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CO Depletion in Infrared Dark Cloud Environments

Presentation #135.03 in the session Molecular Cloud Chemistry.

Published onJun 29, 2022
CO Depletion in Infrared Dark Cloud Environments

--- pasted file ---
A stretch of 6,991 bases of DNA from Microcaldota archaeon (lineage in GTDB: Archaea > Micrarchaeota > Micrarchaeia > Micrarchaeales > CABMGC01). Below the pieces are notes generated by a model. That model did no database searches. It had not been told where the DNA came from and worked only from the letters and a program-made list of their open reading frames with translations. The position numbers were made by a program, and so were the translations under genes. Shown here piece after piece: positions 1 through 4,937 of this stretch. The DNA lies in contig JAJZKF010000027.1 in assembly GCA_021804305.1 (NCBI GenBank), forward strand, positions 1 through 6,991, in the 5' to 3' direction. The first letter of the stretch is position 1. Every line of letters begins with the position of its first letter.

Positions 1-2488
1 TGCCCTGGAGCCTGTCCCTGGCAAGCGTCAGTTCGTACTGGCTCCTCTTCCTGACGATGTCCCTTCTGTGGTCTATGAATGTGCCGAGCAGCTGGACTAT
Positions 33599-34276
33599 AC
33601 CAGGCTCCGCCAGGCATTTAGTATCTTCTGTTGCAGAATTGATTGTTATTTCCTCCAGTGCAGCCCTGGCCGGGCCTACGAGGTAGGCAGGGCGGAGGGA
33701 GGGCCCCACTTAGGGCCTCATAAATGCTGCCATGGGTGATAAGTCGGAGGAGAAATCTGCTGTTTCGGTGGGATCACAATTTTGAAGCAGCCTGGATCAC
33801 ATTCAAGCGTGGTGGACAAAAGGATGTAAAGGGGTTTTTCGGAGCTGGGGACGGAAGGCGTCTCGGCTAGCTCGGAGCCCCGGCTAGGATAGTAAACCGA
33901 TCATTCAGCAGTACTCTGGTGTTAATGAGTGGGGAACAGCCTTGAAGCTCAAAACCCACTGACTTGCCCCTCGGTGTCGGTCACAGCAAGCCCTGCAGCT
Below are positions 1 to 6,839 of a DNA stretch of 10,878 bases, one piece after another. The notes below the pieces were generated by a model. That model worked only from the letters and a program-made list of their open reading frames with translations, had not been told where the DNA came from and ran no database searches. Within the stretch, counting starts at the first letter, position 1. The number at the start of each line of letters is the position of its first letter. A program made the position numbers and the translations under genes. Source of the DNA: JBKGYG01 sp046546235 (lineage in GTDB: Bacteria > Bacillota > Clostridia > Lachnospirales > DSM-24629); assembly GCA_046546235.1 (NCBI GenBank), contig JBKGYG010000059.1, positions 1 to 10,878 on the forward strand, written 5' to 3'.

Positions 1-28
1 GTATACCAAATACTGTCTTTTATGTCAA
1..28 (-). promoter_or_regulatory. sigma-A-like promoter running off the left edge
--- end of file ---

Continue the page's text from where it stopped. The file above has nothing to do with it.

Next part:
Infrared Dark Clouds (IRDCs) are cold (T < 25K), dense (n(H2) > 1e4 cm-3) and highly extinguished (Av >10 mag) structures of the Interstellar Medium (ISM), known to host the initial conditions of high-mass star and star cluster formation. It is thus important to understand their global physical and chemical properties to better trace the early stages of such star formation. Study of IRDC physical properties is often carried out using emission from CO, the most abundant molecule in the ISM gas phase after H2, and its optically thin isotopologues. Due to the very low temperatures typically of IRDCs, however, CO can easily freeze-out onto dust grains, which leads to heavy depletion of this species. Such depletion will consequently affect the measurement of an IRDC’s global properties. Here, we study the level of CO depletion in three IRDCs and how this depletion is affected by varying density and temperature. We have used observations of the 13CO J=1-0 (FUGIN-NRO-45m) and J=2-1 emission (IRAM-30m) to infer the levels of CO-depletion across three IRDCs, known to have different density and dust temperature conditions. By assuming the emission to be in local thermodynamical equilibrium (LTE), we obtained CO-based mass surface density maps across the IRDCs. We then compared these maps to independent measurements of cloud mass surface density, obtained from mid infrared (Spitzer) extinction and far infrared (Herschel) emission. From this comparison, we record CO depletion factors in the range ~1-5, with high CO depletion factors corresponding to low dust temperatures. Our work provides quantitative measures of CO depletion across the critical temperature range near 20 K, with implications for astrochemical models and measurements of IRDC kinematics and dynamics.

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